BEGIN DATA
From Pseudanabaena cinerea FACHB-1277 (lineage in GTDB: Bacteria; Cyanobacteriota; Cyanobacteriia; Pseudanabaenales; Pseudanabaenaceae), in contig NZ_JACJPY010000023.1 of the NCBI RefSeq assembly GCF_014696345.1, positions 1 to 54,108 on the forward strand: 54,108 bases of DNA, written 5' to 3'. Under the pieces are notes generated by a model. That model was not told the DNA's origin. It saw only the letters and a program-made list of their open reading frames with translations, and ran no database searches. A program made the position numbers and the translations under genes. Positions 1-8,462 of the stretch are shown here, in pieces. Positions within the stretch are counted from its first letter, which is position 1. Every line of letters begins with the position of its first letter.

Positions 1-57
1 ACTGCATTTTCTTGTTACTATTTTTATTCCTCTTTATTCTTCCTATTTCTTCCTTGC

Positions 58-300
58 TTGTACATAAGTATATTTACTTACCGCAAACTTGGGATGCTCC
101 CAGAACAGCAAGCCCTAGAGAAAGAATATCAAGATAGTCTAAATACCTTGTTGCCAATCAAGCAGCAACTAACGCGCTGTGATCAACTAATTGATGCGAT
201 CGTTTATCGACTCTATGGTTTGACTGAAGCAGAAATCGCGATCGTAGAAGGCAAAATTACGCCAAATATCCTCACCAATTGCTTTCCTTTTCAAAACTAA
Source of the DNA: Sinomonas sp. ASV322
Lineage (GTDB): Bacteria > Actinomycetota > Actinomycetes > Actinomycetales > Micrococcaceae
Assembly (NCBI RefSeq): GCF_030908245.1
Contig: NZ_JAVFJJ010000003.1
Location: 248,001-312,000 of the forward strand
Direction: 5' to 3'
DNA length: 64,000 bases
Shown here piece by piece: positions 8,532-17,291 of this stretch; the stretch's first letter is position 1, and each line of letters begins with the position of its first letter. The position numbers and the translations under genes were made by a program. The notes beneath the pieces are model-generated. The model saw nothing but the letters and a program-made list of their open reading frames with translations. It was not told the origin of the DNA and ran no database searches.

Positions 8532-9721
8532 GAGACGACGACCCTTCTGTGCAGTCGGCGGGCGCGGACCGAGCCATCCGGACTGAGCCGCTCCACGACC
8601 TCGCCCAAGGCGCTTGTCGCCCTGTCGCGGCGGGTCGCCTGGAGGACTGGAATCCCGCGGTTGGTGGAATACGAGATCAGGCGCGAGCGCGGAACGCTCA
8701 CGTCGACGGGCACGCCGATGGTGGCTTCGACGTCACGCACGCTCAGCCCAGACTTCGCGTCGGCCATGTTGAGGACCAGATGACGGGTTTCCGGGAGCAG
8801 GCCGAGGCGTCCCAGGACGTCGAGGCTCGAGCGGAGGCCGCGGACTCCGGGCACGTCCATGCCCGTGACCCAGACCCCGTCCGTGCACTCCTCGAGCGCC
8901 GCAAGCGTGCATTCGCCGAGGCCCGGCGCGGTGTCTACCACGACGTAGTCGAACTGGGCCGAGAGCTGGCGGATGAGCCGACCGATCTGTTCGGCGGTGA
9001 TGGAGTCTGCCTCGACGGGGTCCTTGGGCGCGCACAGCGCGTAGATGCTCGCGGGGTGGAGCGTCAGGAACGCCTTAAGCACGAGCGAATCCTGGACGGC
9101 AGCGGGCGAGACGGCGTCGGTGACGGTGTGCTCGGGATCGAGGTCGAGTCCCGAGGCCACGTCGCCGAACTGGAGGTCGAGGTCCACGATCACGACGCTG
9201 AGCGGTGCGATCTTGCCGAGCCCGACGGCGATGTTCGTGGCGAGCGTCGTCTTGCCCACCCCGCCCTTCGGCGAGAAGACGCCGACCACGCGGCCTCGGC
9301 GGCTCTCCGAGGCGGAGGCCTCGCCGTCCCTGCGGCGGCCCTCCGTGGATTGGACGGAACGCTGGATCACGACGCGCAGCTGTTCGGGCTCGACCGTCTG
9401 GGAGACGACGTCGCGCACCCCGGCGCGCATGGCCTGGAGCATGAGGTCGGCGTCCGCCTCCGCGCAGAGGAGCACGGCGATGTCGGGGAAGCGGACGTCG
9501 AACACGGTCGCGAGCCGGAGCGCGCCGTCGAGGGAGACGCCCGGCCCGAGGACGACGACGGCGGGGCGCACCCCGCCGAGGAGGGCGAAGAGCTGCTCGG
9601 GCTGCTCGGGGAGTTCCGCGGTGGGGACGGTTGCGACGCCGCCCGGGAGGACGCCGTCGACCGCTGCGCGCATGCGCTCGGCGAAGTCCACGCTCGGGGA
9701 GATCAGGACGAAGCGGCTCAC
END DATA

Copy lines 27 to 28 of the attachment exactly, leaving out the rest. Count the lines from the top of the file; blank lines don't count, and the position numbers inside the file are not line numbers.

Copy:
9501 AACACGGTCGCGAGCCGGAGCGCGCCGTCGAGGGAGACGCCCGGCCCGAGGACGACGACGGCGGGGCGCACCCCGCCGAGGAGGGCGAAGAGCTGCTCGG
9601 GCTGCTCGGGGAGTTCCGCGGTGGGGACGGTTGCGACGCCGCCCGGGAGGACGCCGTCGACCGCTGCGCGCATGCGCTCGGCGAAGTCCACGCTCGGGGA